The COVID-19 pandemic limited travel for more than a year, resulting in a loss of more than $350 billion in domestic travel spending in 2020.1 As pandemic restrictions are lifted and more people get vaccinated, Americans are eager to leave their homes to see loved ones and for a change of scenery.
In 2020, Americans devoted $555 billion to domestic leisure travel.2 With a forecast of $671 billion in 2021, vacations and visits to friends and family are predicted to return to just 7.3% shy of 2019 spending levels.
If you’re like most American families, you probably devote a fair bit of money to airfare, food, gas, and lodging when you travel. Although travel costs are higher than last year, they remain 3.1% below 2019 prices as the hospitality and transportation industries continue to recover. With consumer spending increasing 11.4% during the first quarter of 2021 and hard-to-resist travel deals, you might easily find yourself going over budget. Careful planning can help you stretch your budget even further and give you more memories for less money.
“Your vacation doesn’t have to be expensive to be memorable,” says Chris Kawashima, senior financial planning research analyst at the Schwab Center for Financial Research. “There are many ways to save money, and none of them make the experiences any less special.”
Here are five ways to help keep travel costs down.
1. Go off-peak
You can save a lot of money if you can travel when others (think families on a school calendar) cannot. The prices of not just airplane tickets but also hotels and rental cars vary significantly based on demand. Think weekdays versus busy weekends.
If you want to travel to Disney World with your kids, for example, steer clear of the weeks right around President’s Day or the Fourth of July. If you want to be really contrarian, go to a summer resort destination—in the fall, or head to a ski mountain to go hiking in the summer.
2. Buy early
Planning your travel can itself be fun, Chris says, and can get the whole family anticipating the upcoming vacation. Thinking ahead also saves money.
Airfares climb fast in the weeks right before departure. A 2021 survey by CheapAir.com found that flyers get the best ticket prices if they buy around two months ahead of their travel date but no more than three months prior. Although you’ll have a greater selection when airlines first publish fares, the price lowers the longer you wait to buy.
3. Be adventurous
If you favor experiences over expensive indulgences, you may come away with a more memorable vacation, Chris says. Camping in a beautiful park may cost less than a hotel in ho-hum surroundings.
The travel industry likes to market luxury, but good company can make any meal or outing more fun—no matter how much you spend. Your vacation doesn’t have to be the occasion for your most expensive meal of the year.
4. Mind the fees
The revenue airlines collect for something other than flying you from point A to point B has quadrupled over the past decade. Ancillary revenue—including fees for baggage, extra legroom, onboard food and beverage sales, boarding early, and other niceties—earned U.S. airlines more than $22.2 billion in 2019. Minimizing those charges can save a lot. Take advantage of the first-bag-free feature and other perks that some airline-branded credit cards offer.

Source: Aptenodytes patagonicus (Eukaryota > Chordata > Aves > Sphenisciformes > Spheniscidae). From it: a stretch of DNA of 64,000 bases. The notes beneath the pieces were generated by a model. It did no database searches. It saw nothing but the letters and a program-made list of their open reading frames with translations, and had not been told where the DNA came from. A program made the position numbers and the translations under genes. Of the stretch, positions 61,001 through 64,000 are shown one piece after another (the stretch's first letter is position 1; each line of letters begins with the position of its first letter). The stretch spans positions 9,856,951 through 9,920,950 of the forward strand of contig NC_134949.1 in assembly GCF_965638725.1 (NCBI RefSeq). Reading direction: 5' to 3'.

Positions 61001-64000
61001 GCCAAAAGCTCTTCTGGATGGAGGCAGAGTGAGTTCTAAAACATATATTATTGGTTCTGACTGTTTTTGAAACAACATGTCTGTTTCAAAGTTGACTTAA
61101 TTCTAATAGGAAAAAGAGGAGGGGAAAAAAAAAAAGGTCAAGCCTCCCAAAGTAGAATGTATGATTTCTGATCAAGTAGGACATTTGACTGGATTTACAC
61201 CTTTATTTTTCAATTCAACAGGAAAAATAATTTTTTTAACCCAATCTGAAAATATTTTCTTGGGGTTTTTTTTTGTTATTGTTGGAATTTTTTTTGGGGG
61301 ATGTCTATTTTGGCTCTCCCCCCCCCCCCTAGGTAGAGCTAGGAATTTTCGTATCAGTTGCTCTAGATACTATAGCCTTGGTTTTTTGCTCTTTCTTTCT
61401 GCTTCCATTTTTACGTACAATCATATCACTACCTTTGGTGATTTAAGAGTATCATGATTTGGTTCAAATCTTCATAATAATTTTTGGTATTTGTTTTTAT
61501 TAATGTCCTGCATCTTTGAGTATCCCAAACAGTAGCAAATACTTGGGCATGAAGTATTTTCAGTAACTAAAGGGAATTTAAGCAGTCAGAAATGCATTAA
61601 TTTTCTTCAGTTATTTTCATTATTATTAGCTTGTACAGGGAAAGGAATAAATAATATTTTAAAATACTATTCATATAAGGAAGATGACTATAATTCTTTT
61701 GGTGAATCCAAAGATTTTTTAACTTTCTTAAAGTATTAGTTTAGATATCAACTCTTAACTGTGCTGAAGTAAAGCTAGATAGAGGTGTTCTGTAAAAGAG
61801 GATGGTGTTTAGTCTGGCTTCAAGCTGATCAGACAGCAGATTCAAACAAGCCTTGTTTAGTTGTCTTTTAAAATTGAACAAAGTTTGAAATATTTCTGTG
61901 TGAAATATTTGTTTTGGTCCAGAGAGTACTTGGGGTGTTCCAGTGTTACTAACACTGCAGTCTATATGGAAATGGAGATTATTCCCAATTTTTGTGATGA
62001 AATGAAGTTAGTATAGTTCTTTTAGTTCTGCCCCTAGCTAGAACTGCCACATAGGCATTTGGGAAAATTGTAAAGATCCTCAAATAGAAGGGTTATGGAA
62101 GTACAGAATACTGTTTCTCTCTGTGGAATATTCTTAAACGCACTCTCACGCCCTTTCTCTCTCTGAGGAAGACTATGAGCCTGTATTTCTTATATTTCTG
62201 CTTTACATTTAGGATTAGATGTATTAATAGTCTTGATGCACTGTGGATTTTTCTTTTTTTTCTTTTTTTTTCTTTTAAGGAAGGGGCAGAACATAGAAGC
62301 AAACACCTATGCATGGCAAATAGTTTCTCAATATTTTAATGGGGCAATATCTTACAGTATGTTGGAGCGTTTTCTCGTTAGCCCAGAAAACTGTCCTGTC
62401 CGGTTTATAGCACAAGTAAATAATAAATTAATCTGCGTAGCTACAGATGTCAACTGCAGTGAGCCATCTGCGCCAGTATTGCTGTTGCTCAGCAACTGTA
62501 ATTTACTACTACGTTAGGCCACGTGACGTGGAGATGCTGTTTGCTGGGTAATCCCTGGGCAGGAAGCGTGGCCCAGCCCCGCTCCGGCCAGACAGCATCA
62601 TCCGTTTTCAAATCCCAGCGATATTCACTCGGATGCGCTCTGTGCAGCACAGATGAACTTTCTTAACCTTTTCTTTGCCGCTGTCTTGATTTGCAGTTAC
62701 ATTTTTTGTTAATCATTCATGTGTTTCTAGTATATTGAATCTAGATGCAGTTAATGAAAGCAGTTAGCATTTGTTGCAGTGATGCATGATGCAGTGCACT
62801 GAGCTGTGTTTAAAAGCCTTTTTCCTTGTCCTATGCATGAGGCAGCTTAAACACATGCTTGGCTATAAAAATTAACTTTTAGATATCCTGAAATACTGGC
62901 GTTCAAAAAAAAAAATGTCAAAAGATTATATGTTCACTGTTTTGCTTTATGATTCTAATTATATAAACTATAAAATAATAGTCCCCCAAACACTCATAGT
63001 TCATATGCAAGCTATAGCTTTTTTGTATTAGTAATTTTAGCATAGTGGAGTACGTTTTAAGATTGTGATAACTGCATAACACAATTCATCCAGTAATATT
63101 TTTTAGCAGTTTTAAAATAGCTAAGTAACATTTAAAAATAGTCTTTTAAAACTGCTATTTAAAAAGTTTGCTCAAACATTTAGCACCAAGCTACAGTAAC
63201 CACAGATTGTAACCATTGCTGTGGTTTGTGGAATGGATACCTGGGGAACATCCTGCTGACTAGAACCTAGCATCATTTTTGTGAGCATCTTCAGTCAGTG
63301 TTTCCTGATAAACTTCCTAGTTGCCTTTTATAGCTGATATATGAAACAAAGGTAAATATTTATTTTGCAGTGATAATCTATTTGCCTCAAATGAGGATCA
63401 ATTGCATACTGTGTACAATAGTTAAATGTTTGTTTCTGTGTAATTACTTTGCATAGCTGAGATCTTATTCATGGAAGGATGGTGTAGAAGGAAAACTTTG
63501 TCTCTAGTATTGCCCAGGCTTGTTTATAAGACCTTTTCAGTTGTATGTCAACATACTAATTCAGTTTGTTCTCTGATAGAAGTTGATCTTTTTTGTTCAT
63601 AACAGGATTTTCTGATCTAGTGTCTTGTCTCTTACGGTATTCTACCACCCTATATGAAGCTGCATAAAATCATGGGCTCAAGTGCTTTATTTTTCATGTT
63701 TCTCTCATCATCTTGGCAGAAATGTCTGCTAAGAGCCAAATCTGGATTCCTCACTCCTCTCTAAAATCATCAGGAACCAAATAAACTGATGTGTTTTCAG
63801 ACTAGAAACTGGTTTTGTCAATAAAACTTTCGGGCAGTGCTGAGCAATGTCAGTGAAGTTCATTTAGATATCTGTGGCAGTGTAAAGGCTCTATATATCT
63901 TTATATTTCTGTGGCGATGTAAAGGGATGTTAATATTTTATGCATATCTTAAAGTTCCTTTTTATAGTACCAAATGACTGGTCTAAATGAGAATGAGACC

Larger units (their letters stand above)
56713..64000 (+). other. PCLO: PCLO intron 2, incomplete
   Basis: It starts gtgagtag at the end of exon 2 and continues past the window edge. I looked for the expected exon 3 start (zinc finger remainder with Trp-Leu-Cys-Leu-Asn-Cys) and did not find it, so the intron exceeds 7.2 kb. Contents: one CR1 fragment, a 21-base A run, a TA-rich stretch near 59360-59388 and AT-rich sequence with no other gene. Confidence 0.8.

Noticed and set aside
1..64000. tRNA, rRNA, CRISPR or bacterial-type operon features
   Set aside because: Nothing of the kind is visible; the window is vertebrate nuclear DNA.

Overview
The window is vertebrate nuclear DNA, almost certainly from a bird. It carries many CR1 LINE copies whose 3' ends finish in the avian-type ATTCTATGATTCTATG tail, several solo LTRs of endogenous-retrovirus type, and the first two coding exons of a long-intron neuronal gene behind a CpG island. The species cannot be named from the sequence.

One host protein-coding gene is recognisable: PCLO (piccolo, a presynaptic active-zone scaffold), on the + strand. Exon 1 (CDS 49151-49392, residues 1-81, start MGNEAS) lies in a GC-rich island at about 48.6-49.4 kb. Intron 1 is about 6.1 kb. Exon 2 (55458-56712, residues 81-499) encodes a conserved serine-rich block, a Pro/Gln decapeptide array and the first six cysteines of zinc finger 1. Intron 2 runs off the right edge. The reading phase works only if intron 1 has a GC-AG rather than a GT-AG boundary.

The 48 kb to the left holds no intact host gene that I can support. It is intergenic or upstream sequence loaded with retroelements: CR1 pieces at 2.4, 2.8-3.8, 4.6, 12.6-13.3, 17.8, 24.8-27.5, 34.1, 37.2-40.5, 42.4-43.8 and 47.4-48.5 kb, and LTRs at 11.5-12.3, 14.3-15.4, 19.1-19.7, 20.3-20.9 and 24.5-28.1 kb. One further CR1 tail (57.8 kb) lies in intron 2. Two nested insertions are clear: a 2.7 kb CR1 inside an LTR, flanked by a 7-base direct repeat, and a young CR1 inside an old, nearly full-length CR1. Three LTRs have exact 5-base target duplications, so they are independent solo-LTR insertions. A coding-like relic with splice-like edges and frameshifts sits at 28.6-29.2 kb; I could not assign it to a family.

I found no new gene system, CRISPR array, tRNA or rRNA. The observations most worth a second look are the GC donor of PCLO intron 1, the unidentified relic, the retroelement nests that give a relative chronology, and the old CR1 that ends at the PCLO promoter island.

Similarly, you may be offered add-ons at the rental car counter—ranging from satellite radio to enhanced roadside assistance—that you don’t need. Optional rental car insurance may be redundant with coverage a credit card or your own auto policy already provides, so there’s no reason to purchase it.
Finally, if you need to withdraw cash during your trip, try to find an ATM owned by your bank. Non-bank ATM fees are another expense that can add up when you’re in an unfamiliar territory. Check with your bank to see if they have a policy for refunding fees.
5. Be flexible
Be willing to go to the next town over for a cheaper hotel, or fly at a less convenient time to cut money off the fare. Renting an apartment or cottage instead of a hotel has become much easier thanks to vacation-home rental services. And with restaurant prices on the rise, being able to buy groceries and cook for yourself instead of eating out for every meal can save you quite a few dollars. Sometimes, “living like a local” can help save money and make your vacation more interesting.
Finally, don’t fall into the trap of feeling like everything has to be perfect—no matter the expense—when you go on vacation. Travel experiences tend to get better in retrospect. “When you look back on a trip, the less-than-perfect parts will fade away, and the good stuff will be what everyone remembers,” Chris says.
A cost-conscious travel companion
The Schwab Bank Visa Platinum Debit Card (available to Schwab Bank High Yield Investor Checking® account* holders) provides a wealth of benefits, including many that are helpful when traveling:
- It’s accepted at millions of merchant outlets and ATMs in more than 200 countries and territories worldwide.†
- You pay no foreign-exchange transaction fees for purchases made with your debit card.‡
- All ATM fees you incur are rebated on a monthly basis.§
- The card’s travel benefits include Fraud Protection for Unauthorized Transfers or Purchases, Travel Accident Insurance, and Travel and Emergency Assistance Services.
†Source: Visa Inc., as of 05/2020.
1“Fact Sheet: Travel's Dramatic Losses in 2020,” U.S. Travel Association, 06/11/2021, https://www.ustravel.org/research/fact-sheet-travels-dramatic-losses-2020.
2“Travel Forecast,” U.S. Travel Association, Spring 2021, https://www.ustravel.org/system/files/media_root/document/Research_Travel-Forecast_Summary-Table.pdf.